The work described above suggests that modified macrophages could be used as a therapy to treat multiple lung diseases. However, not only does more work need to be done to increase platform efficiency, but specific proteins that could be used to treat diseases like asthma, COPD, and CF need to be identified. Testing in mice and larger mammals modelling each disease would then be required before translation to humans could occur.
The road leading to human treatment with this macrophage-based therapeutic platform is a long and potentially winding one. However, the promise of using modified macrophages to treat multiple lung diseases means that pursuing this therapy may be very much worthwhile to scientists and patients alike.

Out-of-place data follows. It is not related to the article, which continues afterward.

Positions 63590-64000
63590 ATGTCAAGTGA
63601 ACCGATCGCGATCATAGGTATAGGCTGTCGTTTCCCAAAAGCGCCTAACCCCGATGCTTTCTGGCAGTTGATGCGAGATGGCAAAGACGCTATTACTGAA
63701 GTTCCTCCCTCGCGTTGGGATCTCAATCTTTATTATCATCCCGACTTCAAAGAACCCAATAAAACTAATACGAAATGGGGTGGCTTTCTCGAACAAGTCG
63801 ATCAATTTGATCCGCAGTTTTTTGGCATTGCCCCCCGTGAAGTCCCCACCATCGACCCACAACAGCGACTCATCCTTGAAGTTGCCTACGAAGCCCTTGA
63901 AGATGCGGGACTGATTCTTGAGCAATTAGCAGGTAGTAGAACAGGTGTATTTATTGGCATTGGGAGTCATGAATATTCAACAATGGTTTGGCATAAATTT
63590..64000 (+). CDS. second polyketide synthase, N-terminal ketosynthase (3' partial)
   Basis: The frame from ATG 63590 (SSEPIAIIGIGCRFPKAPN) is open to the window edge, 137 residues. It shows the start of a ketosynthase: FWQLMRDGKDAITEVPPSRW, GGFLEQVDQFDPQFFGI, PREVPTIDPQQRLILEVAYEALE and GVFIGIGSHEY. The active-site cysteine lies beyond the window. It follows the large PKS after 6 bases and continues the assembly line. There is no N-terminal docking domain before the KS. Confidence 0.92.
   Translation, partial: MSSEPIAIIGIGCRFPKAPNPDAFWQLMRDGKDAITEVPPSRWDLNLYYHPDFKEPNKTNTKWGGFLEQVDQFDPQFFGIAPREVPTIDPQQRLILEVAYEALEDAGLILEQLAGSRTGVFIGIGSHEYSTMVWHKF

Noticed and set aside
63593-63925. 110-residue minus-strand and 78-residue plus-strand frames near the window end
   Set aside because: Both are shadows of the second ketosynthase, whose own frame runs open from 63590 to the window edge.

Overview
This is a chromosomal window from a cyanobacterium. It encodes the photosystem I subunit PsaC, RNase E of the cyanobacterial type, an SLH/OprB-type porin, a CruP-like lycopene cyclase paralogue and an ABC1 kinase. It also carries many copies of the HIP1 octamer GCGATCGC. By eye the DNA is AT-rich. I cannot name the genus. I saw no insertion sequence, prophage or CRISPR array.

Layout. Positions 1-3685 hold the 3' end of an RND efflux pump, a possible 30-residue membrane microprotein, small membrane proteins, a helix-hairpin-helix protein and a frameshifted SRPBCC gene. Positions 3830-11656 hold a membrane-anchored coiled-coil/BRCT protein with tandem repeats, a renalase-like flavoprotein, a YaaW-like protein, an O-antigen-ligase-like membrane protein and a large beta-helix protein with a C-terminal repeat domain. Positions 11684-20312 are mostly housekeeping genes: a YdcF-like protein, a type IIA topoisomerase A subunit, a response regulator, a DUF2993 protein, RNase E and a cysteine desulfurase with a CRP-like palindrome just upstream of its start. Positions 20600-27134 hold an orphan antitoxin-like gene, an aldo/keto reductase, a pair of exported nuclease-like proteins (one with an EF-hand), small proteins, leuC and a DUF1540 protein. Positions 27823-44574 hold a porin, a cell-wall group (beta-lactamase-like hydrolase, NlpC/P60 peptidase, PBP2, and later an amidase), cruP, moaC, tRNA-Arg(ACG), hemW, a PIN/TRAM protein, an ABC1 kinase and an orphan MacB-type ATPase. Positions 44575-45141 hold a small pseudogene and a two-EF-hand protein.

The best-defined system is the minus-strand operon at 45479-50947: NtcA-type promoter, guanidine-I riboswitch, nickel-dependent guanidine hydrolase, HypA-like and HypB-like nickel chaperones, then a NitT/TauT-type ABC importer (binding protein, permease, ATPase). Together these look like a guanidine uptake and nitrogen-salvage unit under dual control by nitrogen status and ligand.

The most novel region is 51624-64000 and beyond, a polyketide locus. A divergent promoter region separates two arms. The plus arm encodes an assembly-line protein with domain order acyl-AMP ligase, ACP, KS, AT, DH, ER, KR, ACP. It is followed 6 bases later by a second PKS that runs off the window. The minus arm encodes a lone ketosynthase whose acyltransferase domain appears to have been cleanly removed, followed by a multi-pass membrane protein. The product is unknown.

1. GBD Chronic Respiratory Disease Collaborators. Prevalence and attributable health burden of chronic respiratory diseases, 1990-2017: a systematic analysis for the Global Burden of Disease Study 2017. The Lancet Respiratory Medicine. 2020; 8(6): 585-596. doi:10.1016/S2213-2600(20)30105-3.
2. Anderson NR, Minutolo NG, Gill S and Klichinsky M. Macrophage-Based Approaches for Cancer Immunotherapy. Cancer Research. 2021; 81(5): 1201-1208. doi:10.1158/0008-5472.can-20-2990.
3. Clarke N, Sinadinos A, Meng C, Alton E and Griesenbach U. 2021, Ex vivo transduced macrophages produce therapeutic levels of secreted protein when transplanted to the lung. ESGCT Collaborative Virtual Congress. Publisher: Mary Ann Liebert, ISSN: 1043-0342.
4. Clarke NK, Sergijenko A, Pineault K, Sinadinos A, Meng C, Griesenbach U, et al. 2022, Ex Vivo Transduced Macrophages Engraft in the Lung Following Transplantation and Produce Therapeutic Levels of Secreted Proteins, American Society of Cell and Gene Therapy. Publisher: CELL PRESS, Pages: 405-405, ISSN: 1525-0016.